“Art enables us to find ourselves and lose ourselves at the same time.”

That quote, by Trappist monk and writer Thomas Merton, is found on one of the walls inside Thousand Oaks art studio The Arterie. The space provides an opportunity for students, both young and old, to explore their creativity, and themselves, through art.

Founded by artist and teacher Cara Franke in 2013, The Arterie this year celebrates its fifth anniversary of offering immersive art classes for both children and adults that emphasize personal expression as well as instruction in the fundamentals of drawing and painting.

Franke is a trained artist specializing in watercolor, with a strong emphasis on photorealism and printmaking. She also has a solid background in teaching. She studied art education along with art history at the University of California, Santa Cruz, and pursued graduate studies in both art education and the fine arts at California State University, Northridge. Her own art deals with the dichotomy of man and machine, often combining traditional subject matter (such as the human figure) into landscapes in mixed media formats on both small and large scales. Franke’s biggest influences (in art and teaching) are Georgia O’Keefe, Ed Ruscha and the German expressionists.

When Franke first started The Arterie, she didn’t have a clear picture of what exactly it would be — but she knew she wanted to offer something different.

“I love teaching,” said Franke, who taught in public and private schools for more than 17 years before opening her studio. “I wanted to be able to offer art classes that are not your typical classes. I did not know where or what The Arterie was going to be before I moved in, but the stars aligned and it all came together really nicely.”

The Arterie offers classes for people of all ages and has an exciting lineup for fall, including adult figure-drawing workshops and a class on abstract painting. But summer camp is one of the studio’s most popular programs . . . and one of Franke’s favorites, too. Warm and receptive with her students, she believes children have a creative edge over adults.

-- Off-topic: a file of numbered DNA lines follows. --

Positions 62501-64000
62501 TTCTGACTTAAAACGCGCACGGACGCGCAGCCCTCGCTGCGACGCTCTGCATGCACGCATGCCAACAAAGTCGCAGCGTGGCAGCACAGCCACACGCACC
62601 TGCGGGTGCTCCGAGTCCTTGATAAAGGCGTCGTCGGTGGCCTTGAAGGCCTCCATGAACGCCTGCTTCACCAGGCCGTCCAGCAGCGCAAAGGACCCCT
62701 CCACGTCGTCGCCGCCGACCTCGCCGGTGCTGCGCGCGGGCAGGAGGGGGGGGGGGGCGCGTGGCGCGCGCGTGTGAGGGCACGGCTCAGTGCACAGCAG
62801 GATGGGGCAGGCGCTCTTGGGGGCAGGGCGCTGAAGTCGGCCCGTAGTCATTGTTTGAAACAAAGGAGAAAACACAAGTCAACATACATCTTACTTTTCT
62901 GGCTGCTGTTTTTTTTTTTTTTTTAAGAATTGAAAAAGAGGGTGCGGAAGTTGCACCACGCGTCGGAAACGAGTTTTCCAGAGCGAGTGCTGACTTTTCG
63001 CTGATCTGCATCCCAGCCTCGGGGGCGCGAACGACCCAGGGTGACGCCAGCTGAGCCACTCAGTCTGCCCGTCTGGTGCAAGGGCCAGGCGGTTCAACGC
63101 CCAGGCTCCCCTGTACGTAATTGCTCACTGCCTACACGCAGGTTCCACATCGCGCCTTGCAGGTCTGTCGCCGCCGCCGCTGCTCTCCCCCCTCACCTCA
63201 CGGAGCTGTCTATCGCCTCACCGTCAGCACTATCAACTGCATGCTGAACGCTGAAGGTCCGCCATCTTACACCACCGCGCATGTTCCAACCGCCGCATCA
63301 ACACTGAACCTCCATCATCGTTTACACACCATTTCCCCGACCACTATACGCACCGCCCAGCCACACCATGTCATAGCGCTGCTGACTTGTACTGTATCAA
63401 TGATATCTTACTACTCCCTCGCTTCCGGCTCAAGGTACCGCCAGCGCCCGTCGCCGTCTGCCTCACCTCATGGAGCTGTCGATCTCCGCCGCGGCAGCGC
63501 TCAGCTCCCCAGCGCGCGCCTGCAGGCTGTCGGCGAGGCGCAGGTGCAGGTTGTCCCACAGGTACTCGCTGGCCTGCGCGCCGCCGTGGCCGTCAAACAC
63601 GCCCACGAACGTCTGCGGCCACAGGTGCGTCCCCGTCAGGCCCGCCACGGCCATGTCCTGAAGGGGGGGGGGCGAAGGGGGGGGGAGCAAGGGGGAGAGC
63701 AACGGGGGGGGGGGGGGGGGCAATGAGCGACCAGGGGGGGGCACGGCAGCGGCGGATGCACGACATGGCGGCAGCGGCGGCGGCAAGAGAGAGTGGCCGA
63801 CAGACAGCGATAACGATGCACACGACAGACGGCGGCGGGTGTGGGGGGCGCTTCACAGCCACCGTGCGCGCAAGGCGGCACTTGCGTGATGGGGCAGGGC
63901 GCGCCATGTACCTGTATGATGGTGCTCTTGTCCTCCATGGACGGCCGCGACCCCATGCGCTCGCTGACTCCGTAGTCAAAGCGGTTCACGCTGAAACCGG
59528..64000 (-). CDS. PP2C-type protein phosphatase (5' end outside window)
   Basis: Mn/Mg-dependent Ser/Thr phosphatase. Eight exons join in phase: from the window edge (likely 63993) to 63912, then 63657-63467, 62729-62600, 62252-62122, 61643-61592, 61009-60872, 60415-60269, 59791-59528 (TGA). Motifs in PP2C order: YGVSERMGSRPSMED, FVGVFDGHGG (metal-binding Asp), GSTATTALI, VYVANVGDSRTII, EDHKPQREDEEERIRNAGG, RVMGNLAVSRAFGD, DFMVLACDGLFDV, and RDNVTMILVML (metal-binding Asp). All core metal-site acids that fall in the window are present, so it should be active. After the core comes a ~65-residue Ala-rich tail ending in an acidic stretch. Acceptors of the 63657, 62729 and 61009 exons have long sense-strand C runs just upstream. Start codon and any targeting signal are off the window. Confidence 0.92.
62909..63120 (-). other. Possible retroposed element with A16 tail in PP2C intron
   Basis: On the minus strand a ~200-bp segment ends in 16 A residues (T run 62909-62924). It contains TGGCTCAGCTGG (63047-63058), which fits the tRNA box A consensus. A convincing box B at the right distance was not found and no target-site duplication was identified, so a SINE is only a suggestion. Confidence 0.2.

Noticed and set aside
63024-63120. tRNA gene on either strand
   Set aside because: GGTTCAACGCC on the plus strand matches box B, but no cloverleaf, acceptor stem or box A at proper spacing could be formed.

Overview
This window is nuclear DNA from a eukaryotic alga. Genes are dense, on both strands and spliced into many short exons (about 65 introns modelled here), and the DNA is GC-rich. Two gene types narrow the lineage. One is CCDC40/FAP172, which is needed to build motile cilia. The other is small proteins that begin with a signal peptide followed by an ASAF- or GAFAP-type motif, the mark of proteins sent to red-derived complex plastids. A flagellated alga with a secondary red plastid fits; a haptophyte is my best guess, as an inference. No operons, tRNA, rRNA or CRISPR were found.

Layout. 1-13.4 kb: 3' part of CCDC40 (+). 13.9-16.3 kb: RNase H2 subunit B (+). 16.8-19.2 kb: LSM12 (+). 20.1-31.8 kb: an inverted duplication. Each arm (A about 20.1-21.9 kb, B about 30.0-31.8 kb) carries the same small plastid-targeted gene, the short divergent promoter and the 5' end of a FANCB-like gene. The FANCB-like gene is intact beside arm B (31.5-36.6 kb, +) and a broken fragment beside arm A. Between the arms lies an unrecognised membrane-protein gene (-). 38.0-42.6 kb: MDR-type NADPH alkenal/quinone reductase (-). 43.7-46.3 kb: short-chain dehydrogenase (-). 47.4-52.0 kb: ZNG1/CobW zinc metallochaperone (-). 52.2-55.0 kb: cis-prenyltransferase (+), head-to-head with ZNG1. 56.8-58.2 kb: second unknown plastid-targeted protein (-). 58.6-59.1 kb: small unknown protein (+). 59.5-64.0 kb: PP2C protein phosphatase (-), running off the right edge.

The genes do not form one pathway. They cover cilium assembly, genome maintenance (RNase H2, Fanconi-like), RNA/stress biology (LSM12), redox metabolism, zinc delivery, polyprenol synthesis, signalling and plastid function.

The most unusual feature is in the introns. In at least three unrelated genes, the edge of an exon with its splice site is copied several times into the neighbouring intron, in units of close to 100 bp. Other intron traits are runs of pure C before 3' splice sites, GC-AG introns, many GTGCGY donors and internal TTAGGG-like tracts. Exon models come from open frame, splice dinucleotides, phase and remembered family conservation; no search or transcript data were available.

“One of the things I love about teaching art is that these kids come up with these amazing ideas that adults don’t always come up with themselves,” Franke said. “Children are not given enough credit for what they come up with.”

Piper Tarnol, who works at the studio, also loves how the students surprise.

“I love seeing what the kids are able to create from each lesson that Cara creates,” said Tarnol. “The first day I worked at the studio, there were 5-year-olds naming the primary and secondary colors and I was blown away that they knew that at such a young age.”

Tarnol also enjoys how the kids teach her about what is going on in their worlds.

“I don’t mind the kids teaching me about all the new trends going on,” said Tarnol.

In her classes, Franke allows the children to express themselves and create whatever they would like, while following the guidelines of the lesson. She teaches students a variety of artistic methods, including two-point perspective and monoprinting.

“Cara’s approach is unique, in its way, where she teaches the fundamentals of fine art; but it’s in a more laid-back environment, where the kids have the freedom to still create their own individual take on the lesson,” Tarnol explained.

“There are certain lessons and goals we want the students to learn,” said Franke. “We want them to understand the process and how to do certain things. There are certain goals that we want the students to accomplish. . . . We really allow each student to express themselves; their work is an extension of themselves.”

Franke firmly believes in the importance of letting the students create what their hearts desire.

“Students need to feel themselves when they are making their art,” she said. “Students feel a great sense of pride when they choose what to make.”

Tarnol said she believes that Franke’s approach is what makes working at The Arterie fun.

“The best part is interacting with the kids and being able to see what they create,” said Tarnol. “I love being able to work in such a cool environment surrounded by art all day.”

The Arterie is located at 2219 E. Thousand Oaks Blvd, No. 105. For more information, as well as class schedules and prices, call 379-1426 or visit www.theARTerie.org.